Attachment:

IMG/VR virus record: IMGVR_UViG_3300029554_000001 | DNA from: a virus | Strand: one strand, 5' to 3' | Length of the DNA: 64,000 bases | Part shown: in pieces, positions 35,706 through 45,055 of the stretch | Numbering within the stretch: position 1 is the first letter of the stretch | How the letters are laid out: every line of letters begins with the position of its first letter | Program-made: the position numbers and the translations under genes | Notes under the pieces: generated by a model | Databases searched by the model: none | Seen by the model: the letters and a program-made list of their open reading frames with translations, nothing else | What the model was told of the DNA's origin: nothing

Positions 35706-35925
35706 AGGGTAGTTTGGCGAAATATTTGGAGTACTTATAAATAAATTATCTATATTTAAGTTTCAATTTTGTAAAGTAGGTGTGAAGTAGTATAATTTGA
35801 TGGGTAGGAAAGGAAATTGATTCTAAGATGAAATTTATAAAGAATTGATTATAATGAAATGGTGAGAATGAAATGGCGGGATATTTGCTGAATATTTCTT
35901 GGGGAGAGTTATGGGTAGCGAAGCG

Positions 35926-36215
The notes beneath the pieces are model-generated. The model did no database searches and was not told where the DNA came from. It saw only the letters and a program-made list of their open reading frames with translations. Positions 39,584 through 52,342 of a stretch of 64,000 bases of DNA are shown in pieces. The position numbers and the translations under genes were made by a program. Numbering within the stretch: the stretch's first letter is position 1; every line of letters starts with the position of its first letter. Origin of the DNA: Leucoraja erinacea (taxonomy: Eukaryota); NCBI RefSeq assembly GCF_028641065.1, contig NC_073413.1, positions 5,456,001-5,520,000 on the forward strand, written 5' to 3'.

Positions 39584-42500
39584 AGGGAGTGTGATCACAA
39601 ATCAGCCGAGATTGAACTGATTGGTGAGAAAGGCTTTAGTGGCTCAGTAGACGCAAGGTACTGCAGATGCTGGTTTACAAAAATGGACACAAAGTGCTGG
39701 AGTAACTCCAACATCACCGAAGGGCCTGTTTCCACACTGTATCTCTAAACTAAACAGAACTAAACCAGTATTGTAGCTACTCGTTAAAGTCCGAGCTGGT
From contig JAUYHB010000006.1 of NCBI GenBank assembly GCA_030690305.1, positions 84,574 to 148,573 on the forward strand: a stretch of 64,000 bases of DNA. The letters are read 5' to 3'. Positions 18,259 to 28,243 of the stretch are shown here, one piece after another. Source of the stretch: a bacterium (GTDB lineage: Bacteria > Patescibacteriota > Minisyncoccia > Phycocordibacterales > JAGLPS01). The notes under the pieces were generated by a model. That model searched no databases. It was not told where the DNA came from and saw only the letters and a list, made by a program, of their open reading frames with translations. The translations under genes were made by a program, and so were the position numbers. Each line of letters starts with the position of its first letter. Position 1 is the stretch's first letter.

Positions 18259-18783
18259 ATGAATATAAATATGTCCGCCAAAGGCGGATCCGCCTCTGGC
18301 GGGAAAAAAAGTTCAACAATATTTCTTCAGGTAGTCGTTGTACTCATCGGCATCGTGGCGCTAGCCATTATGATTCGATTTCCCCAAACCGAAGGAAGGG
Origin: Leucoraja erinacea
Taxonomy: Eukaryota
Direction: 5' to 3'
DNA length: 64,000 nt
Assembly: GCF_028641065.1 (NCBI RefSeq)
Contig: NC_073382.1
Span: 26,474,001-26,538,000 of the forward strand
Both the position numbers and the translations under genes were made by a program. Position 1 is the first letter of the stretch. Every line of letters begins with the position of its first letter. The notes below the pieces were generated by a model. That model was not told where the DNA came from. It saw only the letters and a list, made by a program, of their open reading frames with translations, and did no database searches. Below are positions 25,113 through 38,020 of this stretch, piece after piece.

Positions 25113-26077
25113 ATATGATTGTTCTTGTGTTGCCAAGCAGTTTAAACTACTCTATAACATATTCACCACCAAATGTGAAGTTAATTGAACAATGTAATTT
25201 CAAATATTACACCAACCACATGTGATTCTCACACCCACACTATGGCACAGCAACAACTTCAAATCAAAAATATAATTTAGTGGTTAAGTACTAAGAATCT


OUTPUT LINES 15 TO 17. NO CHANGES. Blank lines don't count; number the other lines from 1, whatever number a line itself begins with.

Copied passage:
18301 GGGAAAAAAAGTTCAACAATATTTCTTCAGGTAGTCGTTGTACTCATCGGCATCGTGGCGCTAGCCATTATGATTCGATTTCCCCAAACCGAAGGAAGGG
Origin: Leucoraja erinacea
Taxonomy: Eukaryota